Scriptural interpretation is a game anyone can play. Hollywood has as much right to play as anyone. With the exception of Mel Gibson, they’re actually pretty good at it.
My favorite is Martin Scorsese’s “The Last temptation of Christ.” Willem Dafoe played Jesus; Harvey Keitel, Judas; Barbara Hershey, Mary Magdalene; David Bowie; Pontius Pilate, Harry Dean Stanton was Paul. Talk about controversial!
I saw it in Salt Lake when someone jumped on the stage, slashing the screen with a knife. He was carted off. We watched on a “slit” screen. Russell Crowe’s “Noah” hasn’t been nearly so controversial. Still some Christians have been offended, some Muslims as well.
“Noah” was banned in Qatar, Bahrain and the United Arab Emirates. Egypt, Jordan and Kuwait are expected to follow. Al-Azhar (the Egyptian Sunni Muslim Institute) announced “the prohibition of the upcoming film about the Allah's messenger Noah -- peace be upon him."
The Quran teaches that Noah was a prophet, inspired by God, like Islamic prophets including Jesus, Abraham, Elijah, David, and Muhammad. Noah was a faithful messenger.
The Quran’s version will sound familiar to Christians and Jews. “We sent Noah to his people. He said: "O my people! Worship Allah! I fear for you the punishment of a dreadful day! But they rejected him, and We delivered him, and those with him, in the Ark: but We overwhelmed in the flood those who rejected Our signs. They were indeed a blind people! (Quran 7:59-64)
“It was revealed to Noah: ‘None of thy people will believe except those who have believed already! So grieve no longer over their evil deeds. But construct an Ark under Our eyes and Our inspiration, and address Me no further on behalf of those who are in sin: for they are about to be overwhelmed in the Flood." (11:36-37).
Muslim critics of the film stand on firmer ground than many of “Noah’s” Christian critics. Muslims object to the dramatic characterization of any of Allah’s prophets. Some Christian critics simply don’t like anyone else “moving their cheese.”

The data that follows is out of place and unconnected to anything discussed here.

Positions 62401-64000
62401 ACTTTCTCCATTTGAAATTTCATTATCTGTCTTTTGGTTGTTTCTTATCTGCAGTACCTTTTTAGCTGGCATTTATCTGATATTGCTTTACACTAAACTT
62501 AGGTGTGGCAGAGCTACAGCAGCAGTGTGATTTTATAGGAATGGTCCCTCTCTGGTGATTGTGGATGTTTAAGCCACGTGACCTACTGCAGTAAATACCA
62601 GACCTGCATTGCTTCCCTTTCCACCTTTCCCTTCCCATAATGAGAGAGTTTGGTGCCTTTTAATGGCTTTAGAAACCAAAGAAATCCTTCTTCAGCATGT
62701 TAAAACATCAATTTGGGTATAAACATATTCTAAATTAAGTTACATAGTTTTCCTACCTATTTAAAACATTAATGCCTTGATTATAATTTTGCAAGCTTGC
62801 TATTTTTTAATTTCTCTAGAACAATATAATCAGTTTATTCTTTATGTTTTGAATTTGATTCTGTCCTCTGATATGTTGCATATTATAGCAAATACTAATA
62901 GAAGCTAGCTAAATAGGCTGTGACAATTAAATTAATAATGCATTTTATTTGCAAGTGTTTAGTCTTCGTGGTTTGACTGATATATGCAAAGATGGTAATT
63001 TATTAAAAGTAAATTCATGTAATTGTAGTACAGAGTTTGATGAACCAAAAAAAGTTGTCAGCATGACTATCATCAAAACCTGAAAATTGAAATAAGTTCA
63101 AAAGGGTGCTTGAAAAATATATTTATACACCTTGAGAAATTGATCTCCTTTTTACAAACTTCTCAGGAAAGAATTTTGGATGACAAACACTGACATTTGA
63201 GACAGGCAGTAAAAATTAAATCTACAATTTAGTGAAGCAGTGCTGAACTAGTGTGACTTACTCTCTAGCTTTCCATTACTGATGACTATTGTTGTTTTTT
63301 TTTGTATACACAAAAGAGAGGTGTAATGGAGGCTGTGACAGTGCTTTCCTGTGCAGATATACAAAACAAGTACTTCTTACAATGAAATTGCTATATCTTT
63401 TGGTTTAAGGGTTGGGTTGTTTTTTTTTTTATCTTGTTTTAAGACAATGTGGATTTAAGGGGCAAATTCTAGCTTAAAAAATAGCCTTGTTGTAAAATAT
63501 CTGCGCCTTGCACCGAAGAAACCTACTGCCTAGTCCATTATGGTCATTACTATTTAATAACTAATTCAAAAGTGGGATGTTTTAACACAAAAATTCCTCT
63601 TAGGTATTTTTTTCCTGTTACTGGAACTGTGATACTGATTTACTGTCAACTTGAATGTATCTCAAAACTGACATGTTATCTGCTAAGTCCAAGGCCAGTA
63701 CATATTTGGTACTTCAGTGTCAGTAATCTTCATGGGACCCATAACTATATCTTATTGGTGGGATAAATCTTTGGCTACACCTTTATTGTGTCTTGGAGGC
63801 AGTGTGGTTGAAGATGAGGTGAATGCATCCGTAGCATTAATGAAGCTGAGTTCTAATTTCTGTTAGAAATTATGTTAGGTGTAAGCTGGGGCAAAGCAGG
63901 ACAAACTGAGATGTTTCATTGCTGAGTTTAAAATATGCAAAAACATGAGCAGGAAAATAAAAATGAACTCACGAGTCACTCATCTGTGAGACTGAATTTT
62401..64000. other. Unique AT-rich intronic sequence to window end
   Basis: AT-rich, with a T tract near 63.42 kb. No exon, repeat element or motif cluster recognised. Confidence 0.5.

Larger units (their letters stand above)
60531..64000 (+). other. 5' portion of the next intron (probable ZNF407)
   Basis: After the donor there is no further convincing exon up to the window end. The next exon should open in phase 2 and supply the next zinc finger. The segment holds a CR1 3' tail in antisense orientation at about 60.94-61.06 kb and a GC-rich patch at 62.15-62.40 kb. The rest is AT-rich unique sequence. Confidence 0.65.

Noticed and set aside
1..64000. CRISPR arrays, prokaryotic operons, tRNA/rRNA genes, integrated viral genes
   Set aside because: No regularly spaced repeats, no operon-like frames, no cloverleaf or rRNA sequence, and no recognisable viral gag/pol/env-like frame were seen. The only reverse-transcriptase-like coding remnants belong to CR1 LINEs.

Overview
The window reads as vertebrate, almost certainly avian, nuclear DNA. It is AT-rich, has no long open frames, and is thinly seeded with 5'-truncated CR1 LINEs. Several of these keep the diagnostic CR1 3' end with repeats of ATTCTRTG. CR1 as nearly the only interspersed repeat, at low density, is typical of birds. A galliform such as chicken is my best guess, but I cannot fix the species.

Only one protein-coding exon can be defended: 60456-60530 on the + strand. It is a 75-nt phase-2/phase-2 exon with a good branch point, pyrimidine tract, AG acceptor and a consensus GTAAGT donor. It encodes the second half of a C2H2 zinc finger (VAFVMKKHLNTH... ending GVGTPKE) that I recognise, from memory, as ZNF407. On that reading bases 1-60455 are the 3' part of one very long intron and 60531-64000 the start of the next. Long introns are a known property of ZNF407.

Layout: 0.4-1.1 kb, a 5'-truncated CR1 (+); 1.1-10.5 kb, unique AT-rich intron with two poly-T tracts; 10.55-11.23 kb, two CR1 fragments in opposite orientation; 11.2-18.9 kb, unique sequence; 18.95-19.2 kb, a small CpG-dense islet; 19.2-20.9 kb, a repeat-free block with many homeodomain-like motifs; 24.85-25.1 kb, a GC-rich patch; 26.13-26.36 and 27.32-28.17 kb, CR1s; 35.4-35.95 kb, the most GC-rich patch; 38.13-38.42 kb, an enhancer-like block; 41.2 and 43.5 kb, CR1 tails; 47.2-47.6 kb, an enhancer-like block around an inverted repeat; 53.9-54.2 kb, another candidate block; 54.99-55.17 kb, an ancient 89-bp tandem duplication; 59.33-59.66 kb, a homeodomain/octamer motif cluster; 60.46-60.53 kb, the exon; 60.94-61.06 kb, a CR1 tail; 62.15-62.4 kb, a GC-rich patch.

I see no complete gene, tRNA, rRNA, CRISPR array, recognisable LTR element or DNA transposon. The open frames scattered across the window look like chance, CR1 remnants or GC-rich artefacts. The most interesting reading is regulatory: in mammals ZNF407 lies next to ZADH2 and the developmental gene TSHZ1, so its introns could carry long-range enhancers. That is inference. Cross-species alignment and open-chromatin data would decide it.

Ken Ham, a biblical literalist who recently debated Bill Nye “the Science Guy” on evolution argues the Bible proves the earth is but a few thousand years old. His complaint is that “Noah” strays from the Genesis story. Which one? There are two distinct Genesis stories of the flood. Each has literary gaps bridged by the creative screenwriter.
Father Jonathan Morris, a Fox News religious contributor, complained that God is portrayed in “Noah” as "enigmatic," and "an impersonal force telling you to do crazy things." Morris charges that Crowe’s “Noah” is made out to be “borderline schizophrenic."
Actually Morris’ description of the movie’s portrayal of God and Noah are consistent with Genesis. “Enigmatic” means hard to understand, having a quality of mystery and ambiguity.
That would be the God described in Genesis 6 who, after creating humans with free will “was sorry that he had made humankind on the earth, and it grieved him to his heart. So the Lord said, ‘I will blot out from the earth the human beings I have created—people together with animals and creeping things and birds of the air, for I am sorry that I have made them.”
As for “telling you to do crazy things,” the Bible story speaks for itself as Bill Cosby’s classic comedic interpretation made clear.
If Russell Crowe’s “Noah” exhibits a borderline schizophrenia, it’s because of the Biblical Noah’s borderline personality. Personality disorders are diagnosed by oddities of thought, magical thinking, and social isolation. The Bible is silent here but I’m guessing his neighbors observed these behaviors in Noah as he built the ark.
The point is that moviemakers do what we all do. They bring themselves and their worldviews to the task of interpretation. Bible stories almost always leave gaps such as how did Noah really cut all that timber? Like preachers, Hollywood directors creatively fill those gaps.
Like those in the pews, movie audiences are free to take it for what it’s worth.